2008: The Year Internet Surpassed Newspapers

See this Cnet article by Dan Farber entitled Print News is Fading, But the Content Lives On. Among other things, he presents the result of a recent Pew Research survey that showed the Internet passing newspapers in 2008 in response to the question: “where do you get most of your national and international news?

From Farber’s article:

Most newspapers have figured out that you create content for the Web first and that the print edition is a byproduct of that output. Television programming can be viewed on a TV, PC, smartphone, or digital billboard. But as NBC’s Jeff Zucker said recently, “People had been counting on digital exposure. I had been trying to talk about the fact that even as it grew, it was not necessarily the big growth engine for legacy media companies that were trading those analog dollars for digital dimes. We’re now up to dimes. That’s an improvement. It’s still not a dollar for a dime kind of business that I would like to be in.”

I love the quote about trading “dollars for dimes.” I think it captures the problem perfectly. (Much as the 2000-era quote “selling dollars for 90 cents” captured the essence of most Internet business models.)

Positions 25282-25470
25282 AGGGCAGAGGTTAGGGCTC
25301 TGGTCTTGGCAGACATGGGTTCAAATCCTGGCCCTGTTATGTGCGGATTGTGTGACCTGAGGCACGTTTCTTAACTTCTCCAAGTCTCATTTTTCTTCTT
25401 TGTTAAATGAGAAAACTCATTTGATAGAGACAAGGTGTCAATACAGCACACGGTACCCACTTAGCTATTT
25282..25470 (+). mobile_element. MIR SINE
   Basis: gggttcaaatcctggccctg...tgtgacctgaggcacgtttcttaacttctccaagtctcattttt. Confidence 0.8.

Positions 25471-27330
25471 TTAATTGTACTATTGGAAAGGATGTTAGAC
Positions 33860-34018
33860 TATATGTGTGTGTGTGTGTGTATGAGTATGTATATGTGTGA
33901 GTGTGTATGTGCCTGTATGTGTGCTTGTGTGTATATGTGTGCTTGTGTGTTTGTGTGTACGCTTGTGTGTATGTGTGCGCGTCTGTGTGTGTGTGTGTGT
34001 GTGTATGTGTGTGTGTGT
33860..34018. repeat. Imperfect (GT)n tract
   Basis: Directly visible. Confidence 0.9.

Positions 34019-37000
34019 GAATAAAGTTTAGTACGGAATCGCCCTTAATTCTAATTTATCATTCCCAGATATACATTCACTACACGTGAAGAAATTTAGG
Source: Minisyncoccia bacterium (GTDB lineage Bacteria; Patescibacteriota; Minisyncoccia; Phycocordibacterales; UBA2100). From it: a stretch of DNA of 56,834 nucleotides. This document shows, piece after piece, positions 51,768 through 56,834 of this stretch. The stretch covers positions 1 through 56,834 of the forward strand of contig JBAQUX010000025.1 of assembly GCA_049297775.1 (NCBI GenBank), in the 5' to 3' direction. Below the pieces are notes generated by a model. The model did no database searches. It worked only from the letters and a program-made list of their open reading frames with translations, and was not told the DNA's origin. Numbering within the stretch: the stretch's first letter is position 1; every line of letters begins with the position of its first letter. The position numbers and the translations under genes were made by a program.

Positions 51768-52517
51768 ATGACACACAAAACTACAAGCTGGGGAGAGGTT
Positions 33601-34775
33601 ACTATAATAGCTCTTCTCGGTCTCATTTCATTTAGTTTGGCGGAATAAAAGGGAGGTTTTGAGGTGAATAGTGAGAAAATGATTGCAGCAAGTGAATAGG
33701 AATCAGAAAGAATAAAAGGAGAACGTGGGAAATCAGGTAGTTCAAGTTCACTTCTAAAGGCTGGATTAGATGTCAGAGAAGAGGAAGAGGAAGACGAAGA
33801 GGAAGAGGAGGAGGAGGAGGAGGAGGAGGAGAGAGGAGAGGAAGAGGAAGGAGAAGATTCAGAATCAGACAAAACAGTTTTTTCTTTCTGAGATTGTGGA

I believe we are still very much in transition between Internet and print models because the Internet crowd is getting a “free ride” from the major news organizations. I’m not sure how it’s going to work out in the end, but I’ve learned that Innovator’s Dilemma style transitions can take decades to play out.

First, you need to damage the disrupted badly enough to force them to change, which can take years. Second, you need the disrupted to either go out of business or change before you reach steady state, because there can be a long “free ride” period where the disrupted is enabling the disruptors.

For example, what would Google news be if there were no New York Times, AP, CNN, and AFP? You can only give away something that exists and someone is somehow going to have to pay — either directly or indirectly — for the creation of “free” content.

Only when newspapers stop bleeding and start dying (in numbers) will we be able to see how things look when there is no free ride to enjoy.

By analogy, it’s a bit like the situation in consumer electronics. If I want to get educated on home theatre, I can visit a Magnolia store and speak to a highly knowledgeable salesperson and play with different units. Then I can buy the system at Costco for 30% less. Magnolia has given me a free education, but if it were not for Magnolia, Costco might not have gotten the sale because I might have simply remained a non-consumer due to confusion.

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